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CityWalk – AMC Universal Cineplex


This is the mall multiplex writ large and it’s hard to miss because it’s the first thing you see on your right as you arrive from the parking lots. Given its 4,800 seats in 20 theaters on two stories, it’s unlikely you have anything quite like it at home.

The soaring lobby is decorated with giant black and white banners depicting cinema heartthrobs, and escalators whisk you past them to the nine theaters upstairs. The theaters range in size from an intimate 150 seats to nearly 600.

Unfortunately, 20 theaters does not mean 20 films. Expect the usual assortment of first-run features with the very latest releases playing in multiple theaters and midnight screenings of cult favorites. If you live in or near any moderately sized city in the United States, chances are all the films playing at the Cineplex are playing back home; it’s just that here they’re all under one roof. Of course, all the theaters here have stadium seating with plush high-backed seats that rock gently, and the screens are about twice the size of those you are probably used to. The Cineplex shows the new “RealD” digital 3-D films, and you can keep the glasses. Every theater is also equipped with Sony Dynamic Digital Sound (SDDS), touted as “the most advanced digital cinema sound system in the marketplace today.” So all in all, catching a movie here is a viable option for a rainy Florida afternoon.

There is also an IMAX screen in the Universal Cineplex. If you're wondering how they removed the roof to install one of those massive screens you remember from the science museum, don't worry: they didn't. For this new all-digital version of IMAX, an existing theater (in this case screen 17, already the Cineplex's largest) was retrofitted with dual 2K projectors and a beefier sound system. The original screen was replaced by one marginally larger and closer to the audience, and the first couple rows of seats were removed (though not enough to make sitting in front on the sides anything but nauseating). This "patented geometry" is supposed to create the illusion of a much larger picture, but it isn't worth the premium for normal films. IMAX 3-D, on the other hand, is more immersive than its RealD competition, and may be worth the extra bucks. If you want the "real" giant-screen IMAX experience, you'll have to drive down Universal Boulevard to Pointe Orlando's Regal Cinema.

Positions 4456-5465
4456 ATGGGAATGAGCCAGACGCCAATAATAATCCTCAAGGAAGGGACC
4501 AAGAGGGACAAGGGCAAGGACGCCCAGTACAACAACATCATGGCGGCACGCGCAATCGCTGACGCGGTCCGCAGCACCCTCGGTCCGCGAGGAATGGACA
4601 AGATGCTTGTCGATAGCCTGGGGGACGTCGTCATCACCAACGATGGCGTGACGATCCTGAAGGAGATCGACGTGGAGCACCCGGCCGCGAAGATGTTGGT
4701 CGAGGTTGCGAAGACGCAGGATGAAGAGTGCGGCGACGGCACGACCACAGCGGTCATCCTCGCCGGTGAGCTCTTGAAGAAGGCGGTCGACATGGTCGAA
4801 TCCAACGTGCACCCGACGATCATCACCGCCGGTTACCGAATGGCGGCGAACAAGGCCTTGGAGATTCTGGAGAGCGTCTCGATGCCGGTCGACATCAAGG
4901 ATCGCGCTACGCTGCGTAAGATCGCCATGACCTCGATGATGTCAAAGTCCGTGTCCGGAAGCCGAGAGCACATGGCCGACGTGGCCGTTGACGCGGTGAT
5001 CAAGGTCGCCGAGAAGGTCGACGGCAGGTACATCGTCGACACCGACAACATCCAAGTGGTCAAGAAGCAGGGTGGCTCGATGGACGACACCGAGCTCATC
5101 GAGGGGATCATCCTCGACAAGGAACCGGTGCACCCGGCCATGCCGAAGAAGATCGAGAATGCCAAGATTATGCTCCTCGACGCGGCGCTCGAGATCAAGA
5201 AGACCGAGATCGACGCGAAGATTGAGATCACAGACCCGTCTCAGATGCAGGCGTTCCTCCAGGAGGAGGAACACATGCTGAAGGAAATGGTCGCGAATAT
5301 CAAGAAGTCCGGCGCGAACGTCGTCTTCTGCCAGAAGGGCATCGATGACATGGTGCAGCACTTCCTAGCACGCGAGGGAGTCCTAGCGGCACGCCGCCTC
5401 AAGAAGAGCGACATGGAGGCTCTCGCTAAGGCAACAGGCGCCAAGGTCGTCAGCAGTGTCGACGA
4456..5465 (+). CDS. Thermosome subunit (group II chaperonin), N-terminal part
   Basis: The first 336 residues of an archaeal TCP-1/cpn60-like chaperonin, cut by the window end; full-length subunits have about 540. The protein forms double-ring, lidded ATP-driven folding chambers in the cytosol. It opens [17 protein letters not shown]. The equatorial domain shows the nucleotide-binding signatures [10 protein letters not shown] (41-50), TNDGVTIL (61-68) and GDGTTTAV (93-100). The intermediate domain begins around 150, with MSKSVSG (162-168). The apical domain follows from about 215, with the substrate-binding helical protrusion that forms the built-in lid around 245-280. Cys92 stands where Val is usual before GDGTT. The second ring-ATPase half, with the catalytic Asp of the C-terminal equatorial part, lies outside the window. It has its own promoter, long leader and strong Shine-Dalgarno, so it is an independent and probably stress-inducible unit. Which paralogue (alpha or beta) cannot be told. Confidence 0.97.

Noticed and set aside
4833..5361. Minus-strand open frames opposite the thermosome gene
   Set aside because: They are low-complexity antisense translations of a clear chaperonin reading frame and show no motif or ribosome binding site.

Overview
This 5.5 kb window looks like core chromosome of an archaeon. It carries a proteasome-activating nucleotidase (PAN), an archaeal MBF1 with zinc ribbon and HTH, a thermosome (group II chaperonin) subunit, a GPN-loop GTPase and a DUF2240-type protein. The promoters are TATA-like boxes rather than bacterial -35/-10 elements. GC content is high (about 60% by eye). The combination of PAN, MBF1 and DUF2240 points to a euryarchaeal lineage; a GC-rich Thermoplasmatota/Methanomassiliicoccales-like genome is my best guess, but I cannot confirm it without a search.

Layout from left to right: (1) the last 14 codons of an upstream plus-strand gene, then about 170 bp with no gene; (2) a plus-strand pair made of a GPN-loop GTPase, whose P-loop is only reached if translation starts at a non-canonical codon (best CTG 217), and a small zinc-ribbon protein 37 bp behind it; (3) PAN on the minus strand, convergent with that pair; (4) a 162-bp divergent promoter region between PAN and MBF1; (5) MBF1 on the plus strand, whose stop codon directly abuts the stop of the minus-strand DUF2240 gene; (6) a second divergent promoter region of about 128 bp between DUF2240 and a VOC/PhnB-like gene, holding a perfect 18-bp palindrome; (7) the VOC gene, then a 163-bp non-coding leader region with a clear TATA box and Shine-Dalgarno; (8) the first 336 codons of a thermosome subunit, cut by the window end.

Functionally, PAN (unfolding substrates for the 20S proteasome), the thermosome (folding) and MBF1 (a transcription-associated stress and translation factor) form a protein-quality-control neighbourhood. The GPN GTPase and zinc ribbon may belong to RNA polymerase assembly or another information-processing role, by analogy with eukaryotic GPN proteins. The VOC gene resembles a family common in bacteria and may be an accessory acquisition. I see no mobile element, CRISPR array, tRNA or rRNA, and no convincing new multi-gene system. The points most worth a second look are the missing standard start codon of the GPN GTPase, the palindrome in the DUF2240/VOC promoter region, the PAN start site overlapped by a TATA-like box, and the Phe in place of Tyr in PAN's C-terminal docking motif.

Admission (including tax) for adults is $10 for evening shows; bargain matinees (all shows that start before 3:55 p.m.) are $8. Children 2 to 12 pay $7. “A.M. Cinema” (shows that start before noon on weekends and holidays) are $5. Seniors (60+) pay $9 and student tickets are sometimes offered. Add an additional $4 per ticket for RealD 3D, $5 for IMAX, and $6 for IMAX 3D. Annual Pass holders save $2 off the admission price (no further discounts).

In addition to the regular box office windows, there are vending machines to your right that allow you to skip the line and purchase tickets, at no extra charge, using your credit card. More detailed information can be obtained from a human being by calling (407) 354-3374. Or purchase tickets in advance online at www.fandango.com. Fandango charges a “convenience fee” of “up to” $2; tickets can be printed out at home or picked up at the box office.

Don't worry about going hungry while you watch. There is the usual array of soft drinks, popcorn, and candy, all at inflated prices. More interesting are the mini-pizzas, nachos, and ice cream sundaes. There's even a coffee bar if you crave a latte and a full liquor bar serving up exotic cocktails and coolers. The 32-ounce draft beer is the best brew bargain on property. Anyone who has suffered through a serious drama with a munchkin kicking the back of their the seat will appreciate AMC's "Distraction-Free Entertainment" policy. To quote: "In order to provide the most enjoyable experience for adults attending R-rated features in the evenings, no children younger than 6 will be admitted to these features after 6 p.m." Bravo!

Universal occasionally screens classic and foreign cinema or hosts film festivals, but it's a shame it doesn't dedicate one screen to fare outside the modern Hollywood mainstream. On the other hand, the Cineplex has regular midnight performances of cult classics like The Rocky Horror Picture Show, complete with a live cast of bizarro fans in costume acting out on stage, so film buffs shouldn't be too disappointed (visit www.richweirdoes.com for midnight movie information).

Tip: You may want to exit on the upper level, even if you are seeing a film on the Cineplex's bottom level. From there you can either descend the narrow zigzag street lined with shops, or stroll along the sloping Promenade, home to CityWalk's row of restaurants and nightclubs..

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Universal Orlando 2011

 

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